4. Two distinct, but parallel, statutory schemes currently exist for dependent children. Key provisions for all of them include Welfare and Institutions Code sections 300, 361, 361.2, 361.5, and 366. For minors who were adjudged dependents of the juvenile court before 1989, sections 360, 366.2, 366.25, and 366.3 also apply. Civil Code section 232 governs the termination of parental rights involving these children. Minors who have entered the system since January 1, 1989, look to Welfare and Institutions Code sections 366.21, 366.22, and 366.26.At the dispositional hearing in some cases, a child will be removed from the family home, but no reunification services will be ordered. This can only occur if the court finds, by clear and convincing evidence, that any of the five circumstances enumerated in Welfare and Institutions Code section 361.5, subdivision (b) exist. When this determination is made, there are no status review hearings. Instead, what was traditionally referred to as a termination hearing, but is now commonly yclept a “selection and implementation” hearing (In re Amanda B., supra, 3 Cal.App.4th 935, 938, 4 Cal.Rptr.2d 922), must be scheduled within 120 days of the supra, dispositional hearing. Accordingly, the judgment after the dispositional hearing, normally appealable per Welfare and Institutions Code section 395, includes the referral order, specifically not appealable per sections 366.26, subdivision (k) and 366.25, subdivision (j). One appellate court has determined the proper remedy to challenge the dispositional judgment in those circumstances is a petition for extraordinary relief. (In re Rebecca H. (1991) 227 Cal.App.3d 825, 836, 278 Cal.Rptr. 185.) We agree. (See infra, fn. 12.)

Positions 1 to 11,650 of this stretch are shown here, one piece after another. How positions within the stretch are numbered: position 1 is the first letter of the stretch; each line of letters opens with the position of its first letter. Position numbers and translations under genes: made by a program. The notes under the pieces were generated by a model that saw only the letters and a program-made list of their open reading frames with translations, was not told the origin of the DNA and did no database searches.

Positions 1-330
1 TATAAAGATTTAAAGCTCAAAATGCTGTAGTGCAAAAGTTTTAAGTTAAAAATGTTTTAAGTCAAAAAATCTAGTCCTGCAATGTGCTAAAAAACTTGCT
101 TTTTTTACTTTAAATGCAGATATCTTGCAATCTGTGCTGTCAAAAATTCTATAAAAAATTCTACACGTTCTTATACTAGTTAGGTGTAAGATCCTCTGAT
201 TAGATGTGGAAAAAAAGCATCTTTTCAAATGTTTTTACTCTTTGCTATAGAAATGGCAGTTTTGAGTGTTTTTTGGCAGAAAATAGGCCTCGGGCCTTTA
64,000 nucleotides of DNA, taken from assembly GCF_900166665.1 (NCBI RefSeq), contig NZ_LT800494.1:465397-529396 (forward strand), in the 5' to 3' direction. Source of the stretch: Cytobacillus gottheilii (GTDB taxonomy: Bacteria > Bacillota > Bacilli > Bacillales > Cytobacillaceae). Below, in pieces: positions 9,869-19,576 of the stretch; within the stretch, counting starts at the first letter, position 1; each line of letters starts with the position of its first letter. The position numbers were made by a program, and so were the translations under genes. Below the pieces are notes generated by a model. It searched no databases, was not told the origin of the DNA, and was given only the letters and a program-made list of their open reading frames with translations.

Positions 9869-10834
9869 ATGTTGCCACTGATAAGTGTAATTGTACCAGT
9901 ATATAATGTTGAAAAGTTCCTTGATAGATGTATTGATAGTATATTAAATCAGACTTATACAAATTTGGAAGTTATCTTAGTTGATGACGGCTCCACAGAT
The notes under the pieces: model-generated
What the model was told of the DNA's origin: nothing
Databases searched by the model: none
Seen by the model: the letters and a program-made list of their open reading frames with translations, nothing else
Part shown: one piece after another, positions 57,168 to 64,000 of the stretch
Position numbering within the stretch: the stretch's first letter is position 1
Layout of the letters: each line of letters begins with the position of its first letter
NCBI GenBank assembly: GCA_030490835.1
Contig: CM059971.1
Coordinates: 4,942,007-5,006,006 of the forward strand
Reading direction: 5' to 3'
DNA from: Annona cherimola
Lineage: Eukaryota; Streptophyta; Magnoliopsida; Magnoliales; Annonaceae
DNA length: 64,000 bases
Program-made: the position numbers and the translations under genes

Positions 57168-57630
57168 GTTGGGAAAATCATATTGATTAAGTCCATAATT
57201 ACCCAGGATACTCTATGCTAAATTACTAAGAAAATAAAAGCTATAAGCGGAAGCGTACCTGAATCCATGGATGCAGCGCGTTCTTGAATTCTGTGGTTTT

5. In our experience, what happened in this case is typical; i.e., the 18–month option is a de facto reality. Because continuances are routinely granted for the dispositional and status review hearings, the 12–month review may occur at or near the 18–month anniversary of a child's out-of-home status. This means the court loses the statutory discretion to postpone the scheduling of a selection and implementation hearing, unless an appropriate motion is made. (See, e.g., Welf. & Inst.Code, §§ 352, 388.) Nevertheless, the delays also mean that most parents receive 18 months of reunification services. (See, e.g., In re Brian R. (1991) 2 Cal.App.4th 904, 924, 3 Cal.Rptr.2d 768.)
6. Though more infrequent, the same issues arise at the dispositional hearing in those cases where the court refuses to order reunification services. In that circumstance, a permanency planning hearing must be held within 120 days. Accordingly, the orders at the dispositional hearing are of the same ilk as those more often made at the 12– or 18–month review. (Fn. 4, ante; In re Rebecca H., supra, 227 Cal.App.3d 825, 278 Cal.Rptr. 185.)